Table n.4. Second primary lung cancer: staging.

*N0: no lymphnode metastasis
** N+: hilar or mediastinal (homolateral and controlateral) lymphnode metastasis

Interestingly, 46.5% presented with early stage disease, i.e. stage IA-IIA. In our opinion, this seems to be related to cancer follow-up programs (laboratory and radiology) allowing an early detection of second lung tumors in cancer patients.

3 patients, due to the presence of an advanced disease, underwent to fine-needle transthoracic lung biopsy. In the remainings, a pulmonary lobectomy was performed in 30 patients (69.8%), a segmentectomy in 4 (9.3%) and a wedge resections in 6 (14.0%) (Table n.3). Lung-sparing resections were referred to patients with unsuitable respiratory volumes or with severe comorbidities. Surgical strategy was confident with the guidelines of the European Society of Thoracic Surgeons (ESTS) and the American Society of Thoracic Surgery (AATS). A hilar-mediastinal lymphadenectomy has been always performed in order to assess the presence of tumoral lymphatic dissemination or skip metastasis, since lung cancer shows a lymphotropic behavior both in progression and dissemination. Referring to our data, previous chemotherapic protocols was a negative prognostic factor. In fact, patients who had undergone chemotherapy for the first primary tumor, showed a median survival of 84.9±6.5 months vs 149.0±26.9 months in patient with no history (p <0.005). In the second part of the study, we analyzed the relationships between the Disease Free Interval (i.e. the time between the diagnosis of the primary tumor and second primary tumor) and the Overall Survival. In this regard, we proceeded by dividing the population into cohorts in order to have four independent braces: patients with early onset of secondary neoplasm (DFI: 0-36 months), patients with relative early onset of cancer (DFI: 37-72 months), patients with relative late onset of malignancy (DFI: 73-108 months), patients with late onset of malignancy (DFI> 108 months).

Compared to our results, it can be argued that patients with late or relatively late onset second primary lung cancer presented the highest survival rates (DFI>108: 180 months vs DFI0-36: 58.9 months) (p<0.001) (Figure n 1). Finally, the presence of a correlation between histological concordance between the first and the second tumor and overall survival was found (p<0.001) (Figure n 2). From the data it follows that the presence of a histological concordance between first and second neoplasm is a positive prognostically factor vis-a-vis collision forms.


The prevalence of long survivor cancer patients has increased due to rising incidence and improving survival [11-13]. Second and higher-order malignancies now comprise about 18.0% in the USA [14]. Therefore, there is an increasing need to determine the risk of second primary cancer development providing an appropriate surveillance and behaviour advices ( i.e. smoking cessation). Cancer patients have an increased risk for further primary tumors and this might be expected to be raised due to improvement of overall survival, on the one hand, and due to the persisting effects of genetic and behavioural risk factors (such as tobacco use, excessive alcohol intake, and obesity), genetic predisposition, environmental determinants, host effects and side-effects of medical therapies (chemo- and radiotherapy) [15].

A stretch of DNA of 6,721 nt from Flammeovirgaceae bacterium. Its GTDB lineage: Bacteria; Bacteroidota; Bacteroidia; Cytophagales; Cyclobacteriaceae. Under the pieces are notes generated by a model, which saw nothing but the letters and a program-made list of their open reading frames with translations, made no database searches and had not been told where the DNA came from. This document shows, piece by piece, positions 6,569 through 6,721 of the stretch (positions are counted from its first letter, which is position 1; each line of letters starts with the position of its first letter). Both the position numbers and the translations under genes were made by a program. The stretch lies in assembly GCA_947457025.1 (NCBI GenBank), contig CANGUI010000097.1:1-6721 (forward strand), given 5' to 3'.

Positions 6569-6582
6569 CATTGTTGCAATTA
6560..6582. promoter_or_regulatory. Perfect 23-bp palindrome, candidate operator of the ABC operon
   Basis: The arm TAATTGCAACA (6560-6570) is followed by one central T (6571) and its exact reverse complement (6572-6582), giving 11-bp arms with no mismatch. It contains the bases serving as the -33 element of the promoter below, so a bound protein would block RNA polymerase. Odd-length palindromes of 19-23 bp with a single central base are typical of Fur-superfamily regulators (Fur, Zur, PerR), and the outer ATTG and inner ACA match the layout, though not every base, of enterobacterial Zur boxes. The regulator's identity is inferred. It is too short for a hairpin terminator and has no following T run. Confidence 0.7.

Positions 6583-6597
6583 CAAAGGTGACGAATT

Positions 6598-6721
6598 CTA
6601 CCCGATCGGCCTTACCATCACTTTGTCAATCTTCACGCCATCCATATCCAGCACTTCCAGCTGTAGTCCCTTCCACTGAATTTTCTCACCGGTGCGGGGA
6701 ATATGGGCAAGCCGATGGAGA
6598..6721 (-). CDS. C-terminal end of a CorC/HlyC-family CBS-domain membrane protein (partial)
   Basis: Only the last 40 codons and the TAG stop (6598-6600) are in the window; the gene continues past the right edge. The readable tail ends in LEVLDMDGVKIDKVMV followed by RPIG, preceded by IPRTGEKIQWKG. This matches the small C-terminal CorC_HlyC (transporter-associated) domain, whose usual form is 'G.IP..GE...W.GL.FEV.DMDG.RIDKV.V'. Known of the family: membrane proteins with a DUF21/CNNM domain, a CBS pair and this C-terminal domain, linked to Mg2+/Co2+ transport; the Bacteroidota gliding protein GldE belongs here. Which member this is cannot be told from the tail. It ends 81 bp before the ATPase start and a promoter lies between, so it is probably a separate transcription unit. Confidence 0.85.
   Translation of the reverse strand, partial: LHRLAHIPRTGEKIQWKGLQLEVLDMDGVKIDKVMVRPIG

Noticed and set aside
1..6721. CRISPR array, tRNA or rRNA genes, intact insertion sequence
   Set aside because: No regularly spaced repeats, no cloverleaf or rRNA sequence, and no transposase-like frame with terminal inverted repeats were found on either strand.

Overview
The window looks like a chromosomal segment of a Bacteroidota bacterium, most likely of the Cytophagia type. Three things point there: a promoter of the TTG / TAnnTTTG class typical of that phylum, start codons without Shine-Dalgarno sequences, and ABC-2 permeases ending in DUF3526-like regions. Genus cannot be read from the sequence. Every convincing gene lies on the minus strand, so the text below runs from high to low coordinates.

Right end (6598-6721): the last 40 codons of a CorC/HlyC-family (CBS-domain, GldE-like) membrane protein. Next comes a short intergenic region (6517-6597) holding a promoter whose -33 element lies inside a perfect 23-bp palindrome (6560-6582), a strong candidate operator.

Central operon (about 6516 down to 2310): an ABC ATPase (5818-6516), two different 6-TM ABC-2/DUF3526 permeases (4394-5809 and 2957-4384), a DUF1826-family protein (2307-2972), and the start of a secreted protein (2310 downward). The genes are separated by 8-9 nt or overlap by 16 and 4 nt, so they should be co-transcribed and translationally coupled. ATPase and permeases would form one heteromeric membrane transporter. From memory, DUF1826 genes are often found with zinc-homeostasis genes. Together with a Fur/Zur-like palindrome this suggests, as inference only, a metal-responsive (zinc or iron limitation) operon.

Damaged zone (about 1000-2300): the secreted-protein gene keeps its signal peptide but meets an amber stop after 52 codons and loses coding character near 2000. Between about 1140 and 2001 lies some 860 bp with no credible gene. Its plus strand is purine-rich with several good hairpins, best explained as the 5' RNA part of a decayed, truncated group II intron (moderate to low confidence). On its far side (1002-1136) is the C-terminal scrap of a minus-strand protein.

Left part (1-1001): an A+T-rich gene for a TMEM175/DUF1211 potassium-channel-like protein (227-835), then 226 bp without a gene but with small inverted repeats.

An important theory often used to explain the occurrence fo multiple malignancies is the “ Slaughter’s concept of field cancerization”. This latter states that exposure to the same carcinogenic agents increases the chance of multiple tumors

Figure n.1. Disease free interval (from the first primary tumor to lung cancer) vs overall survival.

Figure n.2. Effect of histological concordance/discordance on overall.

[16]. Infact, after the treatment of a primary tumor, the risk of developing a second primary neoplasm increases [17] with a rate that varies from 4.2% to 28.4%. Second primary lung cancers (SPLCs) may present as synchronous and metachronouslesions, according to Martini and Melamed’s criteria [5] or Antakli’s ones [6]. The incidence of these lesions presentspeculiarities: in fact, while for the previous ones has been observed a plateau phase in terms of incidence; for the latters, the trend appears increasing [18].

Synchronous tumors are significantly rarer than metachronous tumors [19]; as reported, the incidence of a synchronoussecond primary lung cancer varies from 0,26 to 1,33% [20,21]. The criteria for defining a second primary tumor have changedover time. Historically, Martini Melamed’s criteria [5] and Antakli’s ones [6] represent the first attempt to systematize and define a second primary tumor. Nowadays, two panels of rules are widely used: the rules of the Surveillance Epidemiology and End Results (SEER) Program [22] and those developed by the International Association of Cancer Registries (IACR) and the International Agency for Research on Cancer (IARC) [23,24]. The SEER system takes account of histology, site, laterality and latency time from the first tumor; while, the second includes only a tumor to an organ. Diagnostic sensitivity has increased due to the adoption of worldwide screening programmes [25,26] and the improvement of medical imaging technologies [27].